Hispanic culture is vigorous, rich, spirited, and abundant in color and life - full of vibrant customs and traditions which dates back through centuries of cultural influence.
The Hispanic is very family oriented. Considered as the most important unit, the concept of the nuclear family is not popular among Hispanics, and extended families - referred to as familia - are considered the norm. Yes, the Hispanic family bond is strong.
Catholicism is deeply-rooted among the Hispanic, and plays a vital role in influencing their culture. They have a deeply religious regard for death and this is particularly evident in their funeral ceremony.
Hispanic Funeral Ceremony
The typical Hispanic consider the funeral ceremony as an important part of life. The visitation, in particular, is a time to bond with family and honor the loved one who has passed. The wake normally starts later in the day and is held at the family’s home and is followed by a service at a Catholic Church the next day.
During the wake, food like pastelitos, coffee, and pan dulce are often served. Flowers and candles are used to decorate. The wake is also an opportunity for family and friends to visit the home of the deceased and offer prayers. The family in mourning receives sympathy, gifts, and condolences. It is a time for mourners to drink, eat, comfort, and reminisce together in grief.
The burial takes place after the funeral ceremony, where family and friends gather at the cemetery. Graveside services performed by a priest is important. Live mariachis and music are also present. After the service, family and friends gather to pray, share a meal, and remember their loved one who has passed.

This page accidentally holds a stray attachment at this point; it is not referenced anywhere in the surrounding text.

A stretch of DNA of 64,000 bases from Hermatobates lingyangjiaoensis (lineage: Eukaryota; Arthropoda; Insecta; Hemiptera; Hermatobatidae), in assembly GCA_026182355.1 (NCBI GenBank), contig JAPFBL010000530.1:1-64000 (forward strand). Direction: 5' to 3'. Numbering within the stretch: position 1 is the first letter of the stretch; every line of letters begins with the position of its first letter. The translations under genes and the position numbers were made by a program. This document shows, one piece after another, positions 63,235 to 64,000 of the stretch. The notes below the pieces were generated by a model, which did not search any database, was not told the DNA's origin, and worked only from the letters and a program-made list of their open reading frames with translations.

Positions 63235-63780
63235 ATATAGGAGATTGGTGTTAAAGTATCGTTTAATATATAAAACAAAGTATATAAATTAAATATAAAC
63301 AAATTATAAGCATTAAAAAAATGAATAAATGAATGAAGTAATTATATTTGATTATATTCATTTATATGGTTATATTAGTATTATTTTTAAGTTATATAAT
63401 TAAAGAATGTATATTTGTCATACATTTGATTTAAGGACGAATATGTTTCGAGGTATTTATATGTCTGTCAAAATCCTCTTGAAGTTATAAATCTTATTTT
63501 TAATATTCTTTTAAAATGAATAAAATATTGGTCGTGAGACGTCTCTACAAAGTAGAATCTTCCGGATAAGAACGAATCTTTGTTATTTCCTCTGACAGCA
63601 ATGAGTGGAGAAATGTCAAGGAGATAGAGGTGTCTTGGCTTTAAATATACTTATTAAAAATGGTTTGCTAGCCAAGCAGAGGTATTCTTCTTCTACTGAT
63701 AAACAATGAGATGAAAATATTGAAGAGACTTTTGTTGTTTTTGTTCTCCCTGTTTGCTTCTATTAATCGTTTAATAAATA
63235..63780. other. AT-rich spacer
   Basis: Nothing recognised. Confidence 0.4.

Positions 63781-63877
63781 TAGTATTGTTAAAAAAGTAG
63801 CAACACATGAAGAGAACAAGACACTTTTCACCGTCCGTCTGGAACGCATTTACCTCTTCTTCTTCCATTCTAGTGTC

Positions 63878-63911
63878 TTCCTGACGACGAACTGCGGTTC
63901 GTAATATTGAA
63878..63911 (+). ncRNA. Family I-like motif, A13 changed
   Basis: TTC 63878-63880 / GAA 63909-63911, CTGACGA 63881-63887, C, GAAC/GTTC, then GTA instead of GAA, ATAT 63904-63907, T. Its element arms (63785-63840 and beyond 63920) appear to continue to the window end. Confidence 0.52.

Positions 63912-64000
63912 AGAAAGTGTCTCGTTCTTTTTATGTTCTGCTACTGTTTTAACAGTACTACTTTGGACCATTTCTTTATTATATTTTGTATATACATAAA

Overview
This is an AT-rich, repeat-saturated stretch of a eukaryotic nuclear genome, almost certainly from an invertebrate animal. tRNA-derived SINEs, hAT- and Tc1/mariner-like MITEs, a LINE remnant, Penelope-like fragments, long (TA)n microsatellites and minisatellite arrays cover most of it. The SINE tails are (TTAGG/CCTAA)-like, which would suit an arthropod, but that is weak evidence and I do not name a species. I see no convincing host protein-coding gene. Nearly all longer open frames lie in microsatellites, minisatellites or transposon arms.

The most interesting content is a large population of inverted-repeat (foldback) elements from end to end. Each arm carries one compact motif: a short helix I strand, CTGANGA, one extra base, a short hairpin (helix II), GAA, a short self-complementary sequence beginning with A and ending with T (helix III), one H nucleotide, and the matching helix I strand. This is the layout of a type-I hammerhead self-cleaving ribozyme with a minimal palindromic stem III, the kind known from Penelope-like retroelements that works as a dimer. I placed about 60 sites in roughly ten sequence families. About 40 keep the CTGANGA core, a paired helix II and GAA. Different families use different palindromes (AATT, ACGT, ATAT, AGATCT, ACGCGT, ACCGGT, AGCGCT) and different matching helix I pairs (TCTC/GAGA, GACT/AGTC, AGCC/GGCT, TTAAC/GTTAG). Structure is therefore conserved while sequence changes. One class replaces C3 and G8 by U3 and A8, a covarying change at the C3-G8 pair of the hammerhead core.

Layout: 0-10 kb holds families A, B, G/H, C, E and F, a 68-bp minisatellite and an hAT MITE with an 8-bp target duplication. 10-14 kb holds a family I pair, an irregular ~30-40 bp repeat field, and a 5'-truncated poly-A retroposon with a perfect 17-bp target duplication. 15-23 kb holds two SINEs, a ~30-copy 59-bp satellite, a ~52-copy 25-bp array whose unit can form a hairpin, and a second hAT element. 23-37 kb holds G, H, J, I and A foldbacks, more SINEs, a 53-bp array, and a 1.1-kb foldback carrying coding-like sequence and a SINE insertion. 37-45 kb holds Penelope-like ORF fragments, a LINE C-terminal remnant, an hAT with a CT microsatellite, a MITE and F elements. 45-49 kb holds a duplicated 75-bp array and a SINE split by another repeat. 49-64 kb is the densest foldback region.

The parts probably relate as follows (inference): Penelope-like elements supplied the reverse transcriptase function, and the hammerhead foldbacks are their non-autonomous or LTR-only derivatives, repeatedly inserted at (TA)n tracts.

Cremation is still not a popular option among Hispanics due to their strong Catholic influence, but those who go for cremation often place the cremated remains at a church or cemetery to adhere to the Vatican’s guidelines on the conservation of ashes.
After the Burial
Mourning doesn’t end after the burial. Honoring and celebrating their loved long after the funeral and burial is important. Here are some examples:
- Novenarios - Novenarios are recitations, prayers, or masses that family and close family members perform for 9 consecutive days after the funeral or the burial. This is meant to give comfort, and to pray for the soul and eternal rest of the departed.
- Anniversary of death - A mass and reception on the anniversary date of the loved one is set up.
- Special Days - Death is a deeply religious event and is revered in Hispanic culture. Holidays are set aside to pay special respect to the dead.
- All Souls Day (November 1st) - Families gather to pray, attend mass, and visit their loved ones at the cemetery. On this day, they also clean and spruce up their loved one’s grave or memorials.
- Día de los Muertos (November 2nd) - also called as the Day of the Dead. It is believed that during this day, the souls of their deceased loved ones return to their families. The holiday is a celebration of their return
Planning a Hispanic Funeral
Hispanics are now embracing celebrations of life, and our compassionate professionals can help you plan such meaningful expressions of grief and love. At the heart of everything we do is the belief that every unique life should be conveyed beautifully through a meaningful service. We are here to help you plan a unique service that will honor your traditions and the wishes of your loved one. We specialize in honoring traditional family customs while adding small, personal touches that will make all the difference.
At Meachem & Rowland Funeral Home, Inc., we are experts at creating these moments for you. Get in touch with us.